Algebraic Data Type Code Generator for Java and Apache Maven
Switch branches/tags
Clone or download
Fetching latest commit…
Cannot retrieve the latest commit at this time.
Permalink
Failed to load latest commit information.
datatyper-example
datatyper-lib
datatyper-maven-plugin
datatyper-maven-tile
.gitignore
.travis.yml
README.adoc
pom.xml

README.adoc

Java ADT Generator

Algebraic Data-Types for Java.

datatyper-maven-plugin is an Apache Maven plugin to generate immutable, algebraic data types for use in JDK 8 based projects.

Example DataTyper File

Request.typer
-- A simple model for an HTTP based API
package com.theoryinpractise.typer.examples;

-- By not specifying the return type with "->" for a given case,
-- the inferred return type should just be the individual case.
data Request implements (com.theoryinpractise.typer.Shouter)
  = GET    (path : String)
  | DELETE (path : String)
  | POST   (path : String, body : String);

-- By not specifying any arguments for a data type, it is generated as a
-- singleton instance which could be used in place of standard enums.
data Day
  = Monday | Tuesday | Wednesday
  | Thursday | Friday | Saturday | Sunday;

-- java.lang is "imported" by default, but if you want to use other classes,
-- simply import them

import java.util.Date;

data Log
  = info(date: Date, message: String)
  | debug(date: Date, message: String)
  | warn(date: Date, message: String)
  | error(date: Date, message: String);

Generated Classes

  • A top level abstract class acting as a module for the datatype.

  • Separate inner classes and constructor functions for each alterative type.

  • A matcher interface providing total coverage for each alternative type.

  • A fluent matching class for simple, inline matching.

A top-level abstract class is generated for each datatype, with additional abstract subclasses for each individual case, these classes are annotatd with @AutoValue and will generate concrete, immutable, private instance classes via the Google Autovalue library.

Static methods on the top level class are provided to construct instances of your dataypes.

The constructor methods return their concrete type, allowing local code to easily access the types members.

Request.GET("/api/story/32").path()

Matching values

Total Match Coverage via Visitor

An inner Matcher interface is also generated, containing a separate match method for each unique datatype case:

public interface Matcher<Return> {
  Return match(Request.GET GET);
  Return match(Request.DELETE DELETE);
  Return match(Request.POST POST);
}

which is used in conjunction with the instance level match method defined in the top level abstract class, this is used as such:

int pathLength = req.match(new Request.Matcher() {
  @Override
  public Integer match(Request.GET GET) {
    return GET.path().length();
  }

  @Override
  public Integer match(Request.DELETE DELETE) {
    return DELETE.path().length();
  }

  @Override
  public Integer match(Request.POST POST) {
    return POST.path().length();
  }
});

Fluent Matchers

DataTyper supports an alternate matching style based on a fluent lambda syntax:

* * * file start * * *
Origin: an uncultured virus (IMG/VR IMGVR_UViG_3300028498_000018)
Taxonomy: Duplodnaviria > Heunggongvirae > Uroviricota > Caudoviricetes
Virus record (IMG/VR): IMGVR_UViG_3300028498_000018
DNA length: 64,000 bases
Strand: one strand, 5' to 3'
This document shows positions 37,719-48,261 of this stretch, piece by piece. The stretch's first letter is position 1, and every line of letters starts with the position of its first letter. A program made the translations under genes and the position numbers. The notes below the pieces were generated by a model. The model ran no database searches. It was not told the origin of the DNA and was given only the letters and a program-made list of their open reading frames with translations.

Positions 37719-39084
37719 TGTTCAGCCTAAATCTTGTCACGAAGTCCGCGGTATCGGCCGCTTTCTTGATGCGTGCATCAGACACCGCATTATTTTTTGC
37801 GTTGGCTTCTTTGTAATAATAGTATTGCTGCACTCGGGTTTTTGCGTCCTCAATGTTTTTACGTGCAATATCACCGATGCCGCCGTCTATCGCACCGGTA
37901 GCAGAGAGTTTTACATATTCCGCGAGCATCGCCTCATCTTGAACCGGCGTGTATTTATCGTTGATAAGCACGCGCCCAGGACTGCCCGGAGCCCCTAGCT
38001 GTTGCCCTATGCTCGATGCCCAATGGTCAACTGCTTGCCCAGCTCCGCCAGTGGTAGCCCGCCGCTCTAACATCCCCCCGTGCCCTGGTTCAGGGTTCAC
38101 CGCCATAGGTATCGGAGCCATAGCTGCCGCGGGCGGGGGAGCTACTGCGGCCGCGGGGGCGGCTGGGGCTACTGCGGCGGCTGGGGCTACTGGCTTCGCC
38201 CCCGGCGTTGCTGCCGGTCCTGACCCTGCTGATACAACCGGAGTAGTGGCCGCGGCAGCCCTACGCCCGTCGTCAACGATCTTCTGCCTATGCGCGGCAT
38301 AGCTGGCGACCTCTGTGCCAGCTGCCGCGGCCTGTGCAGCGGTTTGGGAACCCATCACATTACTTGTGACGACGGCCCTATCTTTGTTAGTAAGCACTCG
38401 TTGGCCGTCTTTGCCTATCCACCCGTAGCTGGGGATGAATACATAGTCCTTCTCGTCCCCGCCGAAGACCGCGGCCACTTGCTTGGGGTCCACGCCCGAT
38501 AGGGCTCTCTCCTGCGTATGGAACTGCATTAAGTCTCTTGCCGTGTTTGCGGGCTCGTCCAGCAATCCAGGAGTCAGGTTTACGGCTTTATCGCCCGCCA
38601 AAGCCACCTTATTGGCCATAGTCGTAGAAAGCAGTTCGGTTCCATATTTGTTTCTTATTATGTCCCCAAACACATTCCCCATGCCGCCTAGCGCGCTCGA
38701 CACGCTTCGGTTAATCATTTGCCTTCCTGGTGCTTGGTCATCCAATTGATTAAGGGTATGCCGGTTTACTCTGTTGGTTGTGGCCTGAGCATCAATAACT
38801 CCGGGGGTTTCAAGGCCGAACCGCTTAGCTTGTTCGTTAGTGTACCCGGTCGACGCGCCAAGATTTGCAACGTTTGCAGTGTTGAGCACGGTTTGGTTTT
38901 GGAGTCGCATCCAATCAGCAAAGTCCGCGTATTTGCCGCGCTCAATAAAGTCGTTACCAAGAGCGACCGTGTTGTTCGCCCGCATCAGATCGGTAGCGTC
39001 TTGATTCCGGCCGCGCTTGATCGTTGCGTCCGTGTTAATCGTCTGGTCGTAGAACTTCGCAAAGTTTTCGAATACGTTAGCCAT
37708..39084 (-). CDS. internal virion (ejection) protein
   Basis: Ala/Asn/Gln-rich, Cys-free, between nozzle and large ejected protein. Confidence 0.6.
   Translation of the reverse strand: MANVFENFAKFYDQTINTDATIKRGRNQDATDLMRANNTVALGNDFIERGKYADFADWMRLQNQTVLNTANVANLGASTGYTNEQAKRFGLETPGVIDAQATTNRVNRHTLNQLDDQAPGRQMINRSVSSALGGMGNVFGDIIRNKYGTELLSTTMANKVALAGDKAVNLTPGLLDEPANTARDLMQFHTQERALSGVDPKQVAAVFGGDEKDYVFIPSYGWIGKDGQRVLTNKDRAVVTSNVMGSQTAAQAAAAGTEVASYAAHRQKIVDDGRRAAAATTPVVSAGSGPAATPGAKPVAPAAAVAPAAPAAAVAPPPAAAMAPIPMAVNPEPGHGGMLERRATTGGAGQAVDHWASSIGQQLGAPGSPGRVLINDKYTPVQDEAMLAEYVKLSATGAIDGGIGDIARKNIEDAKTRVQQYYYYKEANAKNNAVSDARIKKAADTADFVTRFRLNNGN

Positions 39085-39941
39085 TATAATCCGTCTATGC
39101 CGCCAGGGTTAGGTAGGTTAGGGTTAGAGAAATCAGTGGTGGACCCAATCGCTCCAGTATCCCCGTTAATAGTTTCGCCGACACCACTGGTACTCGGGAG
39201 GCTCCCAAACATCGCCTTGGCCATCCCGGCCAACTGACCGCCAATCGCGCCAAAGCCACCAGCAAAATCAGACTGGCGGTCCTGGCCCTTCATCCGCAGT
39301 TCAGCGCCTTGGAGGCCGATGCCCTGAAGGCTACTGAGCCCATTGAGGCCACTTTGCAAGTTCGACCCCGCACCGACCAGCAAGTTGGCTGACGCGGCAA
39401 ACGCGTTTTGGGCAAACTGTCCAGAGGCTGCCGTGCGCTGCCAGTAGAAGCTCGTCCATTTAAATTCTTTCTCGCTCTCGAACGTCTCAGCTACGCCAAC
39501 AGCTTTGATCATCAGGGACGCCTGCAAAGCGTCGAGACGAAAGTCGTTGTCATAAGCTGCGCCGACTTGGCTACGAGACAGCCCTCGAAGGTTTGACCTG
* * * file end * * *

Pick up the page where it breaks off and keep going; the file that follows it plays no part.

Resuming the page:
Request.Matching<Integer> matched = req.matching()
  .GET( get -> get.path().length() );

if (matched.isMatched()) {
  int length = matched.get();
}

int length = req.<Integer>matching()
  .GET( get -> get.path().length() )
  .orElse(0);

Optional<Integer> length = req.<Integer>matching()
  .GET( get -> get.path().length() )
  .find();

The generated Request.Matching class is somewhat akin to an Optional value, the only difference being individual type case methods providing a functional style match expression.

Supporting Super-Type marker interfaces

data SomeType implements (some.marker.Interface, some.other.Interface)
  = Value();

Data Type declarations define a list of Java class names that the base class should implement. These classes MUST be interfaces, and only contain static or default methods ( otherwise the generated code will be fail to compile ).

Note

I really don’t like the ()) style syntax, but as yet I’m not sure yet how to get the jparsec parser library to terminate the CSV list without failing the parse. This is being tracked as issue #8.

Compile time dependencies

The code generated by datatyper-maven-plugin uses the Google Auto-Value annotations to generate it’s immutable classes, so this is required to be listed as a compile dependency in your maven project.

Note
There are no run-time dependencies introduced by the DataTyper project.

Configuring Your Maven Build

Standard Usage

pom.xml
<plugins>
  <plugin>
    <groupId>com.theoryinpractise.datatyper</groupId>
    <artifactId>datatyper-maven-plugin</artifactId>
    <version>1.0.1</version>
    <executions>
      <execution>
        <id>datatyper</id>
        <goals>
          <goal>datatyper</goal>
        </goals>
      </execution>
    </executions>
  </plugin>
</plugins>
...
<dependencies>
  <dependency>
    <groupId>com.google.auto.value</groupId>
    <artifactId>auto-value</artifactId>
    <version>1.3</version>
    <scope>provided</scope>
  </dependency>
</dependencies>

Maven Tiles Usage

<plugins>
  <plugin>
    <groupId>io.repaint.maven</groupId>
    <artifactId>tiles-maven-plugin</artifactId>
    <version>2.10</version>
    <extensions>true</extensions>
    <configuration>
      <tiles>
        <tile>com.theoryinpractise.datatyper:datatyper-maven-tile:[1.0.0,2.0.0)</tile>
      </tiles>
    </configuration>
  </plugin>
</plugins>